McKenzie Friend or Foe?

25th April 2017


by Emma Stearman, Solicitor, Family Department

Emma Stearman Fraser DawbarnsTraditionally the role of a McKenzie friend was to offer moral support to those representing themselves in court.  Now, there is evidence to suggest that this role has widened over recent years writes Emma Stearman, a solicitor in the Family Department.

When a family unit breaks down, it is important to make arrangements for children to ensure that they are able to maintain a relationship with both parents. Generally, parents are able to agree the living/contact arrangements for children in line with what is in the child’s best interests.  However, when parents are unable to reach agreement and all efforts are made to resolve outside of the Court arena, it may be necessary to resort to Court proceedings.

Following the reduction in legal aid, which came into force in April 2013, there has been an increase in parents (and other parties such as grandparents, step-parents etc.) representing themselves, which is known as acting as ‘Litigants in Person’.

Understandably, conducting your own litigation and addressing the Court is a daunting prospect, as well as being in an emotionally vulnerable state due to having limited or no contact with your children.

The Courts are encouraged to recognise the problems facing Litigants in Person and generally allow parties to have the moral support of a ‘McKenzie friend’ in Court, which will usually be a friend or family member of the Litigant in Person. Originally, the term derived from the case of McKenzie v McKenzie and since that time, it has become increasingly common for Litigants in Person to be accompanied by a McKenzie friend in Court.

The traditional role of a McKenzie friend was to take notes, organise documents and quietly make suggestions, but there is evidence to suggest that their role has widened greatly over recent years. In some cases, McKenzie friends offer their services for payment, which has become a growing concern.

In one instance, the Court granted a McKenzie friend, David Bright, the rights of audience to address the Court when assisting a Litigant in Person.  Mr Bright was a member of an organisation known as ‘The Parents Voice’, which offered McKenzie services in family disputes.

It later transpired that Mr Bright attempted to submit a false report to the Court, purporting to have been prepared by a psychologist when it was in fact prepared by a fellow member of The Parents Voice, who was not a fully qualified psychologist.

When the deception came to light Mr Bright and his colleague were both charged with perverting the course of justice and received prison sentences for their actions. Whilst this is an extreme example, it demonstrates the need for both the Courts and Litigants in Person to recognise the limitations on McKenzie friends.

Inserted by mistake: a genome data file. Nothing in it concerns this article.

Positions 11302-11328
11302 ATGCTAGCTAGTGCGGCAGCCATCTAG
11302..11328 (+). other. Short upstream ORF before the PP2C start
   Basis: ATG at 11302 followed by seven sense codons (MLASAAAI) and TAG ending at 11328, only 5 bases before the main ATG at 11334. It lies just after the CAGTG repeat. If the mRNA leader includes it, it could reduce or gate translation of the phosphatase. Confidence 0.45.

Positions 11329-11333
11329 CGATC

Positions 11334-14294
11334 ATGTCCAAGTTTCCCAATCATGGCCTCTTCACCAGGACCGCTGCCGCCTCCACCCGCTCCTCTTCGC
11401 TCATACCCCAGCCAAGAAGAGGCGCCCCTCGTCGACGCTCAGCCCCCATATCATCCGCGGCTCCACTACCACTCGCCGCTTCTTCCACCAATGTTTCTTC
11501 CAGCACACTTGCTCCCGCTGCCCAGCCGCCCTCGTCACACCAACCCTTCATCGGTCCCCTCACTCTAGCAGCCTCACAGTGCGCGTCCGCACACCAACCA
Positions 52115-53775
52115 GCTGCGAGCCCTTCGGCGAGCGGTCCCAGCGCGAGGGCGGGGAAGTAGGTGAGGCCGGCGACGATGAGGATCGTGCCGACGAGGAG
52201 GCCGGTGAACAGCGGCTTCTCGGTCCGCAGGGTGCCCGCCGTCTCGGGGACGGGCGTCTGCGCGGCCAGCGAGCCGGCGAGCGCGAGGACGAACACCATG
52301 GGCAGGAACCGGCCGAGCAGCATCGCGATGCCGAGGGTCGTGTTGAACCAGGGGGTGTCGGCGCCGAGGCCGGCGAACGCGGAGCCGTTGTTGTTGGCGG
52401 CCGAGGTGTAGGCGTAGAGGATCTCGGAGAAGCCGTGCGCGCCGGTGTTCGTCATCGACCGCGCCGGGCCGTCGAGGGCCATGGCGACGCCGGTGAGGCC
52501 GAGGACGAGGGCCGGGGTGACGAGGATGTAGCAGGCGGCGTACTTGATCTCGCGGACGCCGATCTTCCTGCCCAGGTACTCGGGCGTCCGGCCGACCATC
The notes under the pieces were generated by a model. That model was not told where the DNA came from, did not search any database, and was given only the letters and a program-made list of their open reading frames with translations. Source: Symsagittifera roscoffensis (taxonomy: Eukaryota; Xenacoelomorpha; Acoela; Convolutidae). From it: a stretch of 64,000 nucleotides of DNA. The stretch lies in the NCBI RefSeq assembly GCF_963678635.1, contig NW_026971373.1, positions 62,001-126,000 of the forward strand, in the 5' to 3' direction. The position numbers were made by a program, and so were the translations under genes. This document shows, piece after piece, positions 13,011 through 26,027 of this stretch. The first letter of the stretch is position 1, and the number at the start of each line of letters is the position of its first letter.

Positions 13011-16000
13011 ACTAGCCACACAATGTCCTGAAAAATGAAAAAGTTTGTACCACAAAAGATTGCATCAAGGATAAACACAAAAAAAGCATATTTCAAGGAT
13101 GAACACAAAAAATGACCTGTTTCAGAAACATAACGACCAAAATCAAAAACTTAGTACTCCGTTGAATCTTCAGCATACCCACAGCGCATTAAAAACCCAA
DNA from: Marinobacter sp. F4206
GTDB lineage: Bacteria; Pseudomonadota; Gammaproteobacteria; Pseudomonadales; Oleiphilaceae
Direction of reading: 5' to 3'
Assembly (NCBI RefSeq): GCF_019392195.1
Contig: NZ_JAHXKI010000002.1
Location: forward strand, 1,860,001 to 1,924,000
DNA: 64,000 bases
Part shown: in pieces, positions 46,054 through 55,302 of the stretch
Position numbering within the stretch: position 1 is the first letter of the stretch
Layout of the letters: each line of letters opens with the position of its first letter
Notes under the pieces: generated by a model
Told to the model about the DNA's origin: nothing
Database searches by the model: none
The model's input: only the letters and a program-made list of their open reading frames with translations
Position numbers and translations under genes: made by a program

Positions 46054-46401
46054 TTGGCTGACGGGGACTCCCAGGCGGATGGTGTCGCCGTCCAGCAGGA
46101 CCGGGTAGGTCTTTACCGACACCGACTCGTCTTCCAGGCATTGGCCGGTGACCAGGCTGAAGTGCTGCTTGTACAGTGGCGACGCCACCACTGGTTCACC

Professional bodies (e.g. the Law Society) have recognised that McKenzie friends are unregulated and unqualified, but this is not always apparent to the Litigant in Person. A recent consultation proposed a ban on fee-charging McKenzie friends and recommended that all McKenzie friends sign up to a code of conduct but a response is still awaited as to whether these proposals will be implemented in the future.

Undoubtedly, there is a distinction between a friend or family member accompanying a Litigant in Person at Court and McKenzie friend being paid to undertake litigation, including addressing the Court. However, it is important to be aware of the differences in order to avoid falling foul of paying for unqualified and unregulated advice and assistance.

Our family solicitors at Fraser Dawbarns LLP are always happy to offer advice and assistance in family disputes.  We offer ‘advice in the background’ to Litigants in Person in order to keep costs manageable for clients.

This article aims to supple general information, but it is not intended to constitute advice. Every effort is made to ensure that the law referred to is correct at the date of publication and to avoid any statement which may mislead.  However, no duty of care is assumed to any person and no liability is accepted for any omission or inaccuracy.  Always seek our specific advice. Fraser Dawbarns LLP are always happy to provide such advice.

This article appeared in the Spring issue of North Norfolk Living Magazine which can be read here.

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*We are recommended for the following practice areas: Corporate and Commercial, Debt Recovery, Employment, Personal Injury: Claimant, Agriculture and Estates, Contentious Trusts and Probate, Family, Personal Tax, Trusts and Probate & Commercial Property.

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